"Did you see him?'' Nats pitching coach Steve McCatty excitedly asked a member of the front office. "Did you see the way the ball came out of his hand?''
Strasburg said all the right things, too. When asked about a timetable to get to the big leagues, he said that was up to the Nationals.
"I'll go wherever they send me, and answer the bell when it rings,'' he said.
He talked genuinely, not in some contrived way. He was without pretense, despite already being called "The Franchise" and "The Savior" by fans in Washington.
"It's pretty funny,'' Strasburg said, "[Center fielder] Nyjer Morgan called me 'Jesus.'''
To understand how to deal with a phenom, one must have dealt with a phenom. Riggleman and Johnson have. Johnson managed Dwight Gooden in his major league debut.
"The first time I saw him, he was a skinny 17-year-old, the first pitch he threw was 95 mph,'' Johnson said. "I said, 'How do you grip your fastball?' He said, 'I grip it with the seams to get a little giddy-up, and across the seams to make it go left and right.' I said, 'That works for me.' We were debating whether to send him to high-A ball or low-A. I told our guys, 'That stuff is going to work at any level.' They told me, 'We don't want him to struggle.' I said, 'Struggle? He's going to dominate!' I think he struck out 300 that year.''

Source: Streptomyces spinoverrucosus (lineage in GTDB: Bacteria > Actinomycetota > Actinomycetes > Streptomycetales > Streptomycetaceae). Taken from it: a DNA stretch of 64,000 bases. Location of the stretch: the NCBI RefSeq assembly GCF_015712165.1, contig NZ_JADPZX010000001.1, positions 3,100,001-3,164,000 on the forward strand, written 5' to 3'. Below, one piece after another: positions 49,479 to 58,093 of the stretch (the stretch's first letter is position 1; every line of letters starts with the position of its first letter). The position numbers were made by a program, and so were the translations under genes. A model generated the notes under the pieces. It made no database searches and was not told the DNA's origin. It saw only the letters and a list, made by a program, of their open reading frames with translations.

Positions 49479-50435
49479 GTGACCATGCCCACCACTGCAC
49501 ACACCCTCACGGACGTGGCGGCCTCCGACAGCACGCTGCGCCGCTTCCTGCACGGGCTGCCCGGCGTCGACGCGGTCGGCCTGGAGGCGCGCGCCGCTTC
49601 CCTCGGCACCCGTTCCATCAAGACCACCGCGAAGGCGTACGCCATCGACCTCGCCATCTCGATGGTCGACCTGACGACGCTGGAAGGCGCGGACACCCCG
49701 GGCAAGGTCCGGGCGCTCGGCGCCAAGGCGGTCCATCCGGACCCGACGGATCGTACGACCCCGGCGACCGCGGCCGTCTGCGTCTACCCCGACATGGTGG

The Mets debated bringing Gooden to the major leagues the next year, but he dominated there at age 19.
"They were so worried because we had Tim Leary the year before, he made his major league debut in Chicago in the cold, and he blew out his arm,'' Johnson said. "I told our guys, 'Don't worry, don't worry, I'll protect him.' The first start he made was in Houston indoors at 70 degrees. He threw five great innings. And the rest is history.''
Riggleman's history is with former Cubs prodigy Kerry Wood, but the circumstances were much different than with Strasburg. When the Cubs drafted Wood, they knew he had a ligament issue in his right elbow, but he was so good, they had to draft him anyway and hope for the best. His recall to the big leagues in 1998 came after reliever Bob Patterson, the only left-hander in his bullpen, sprained his ankle, forcing Terry Mulholland to go to the bullpen. The day Wood reported, he wore a protective sleeve on his right elbow -- not a good sign.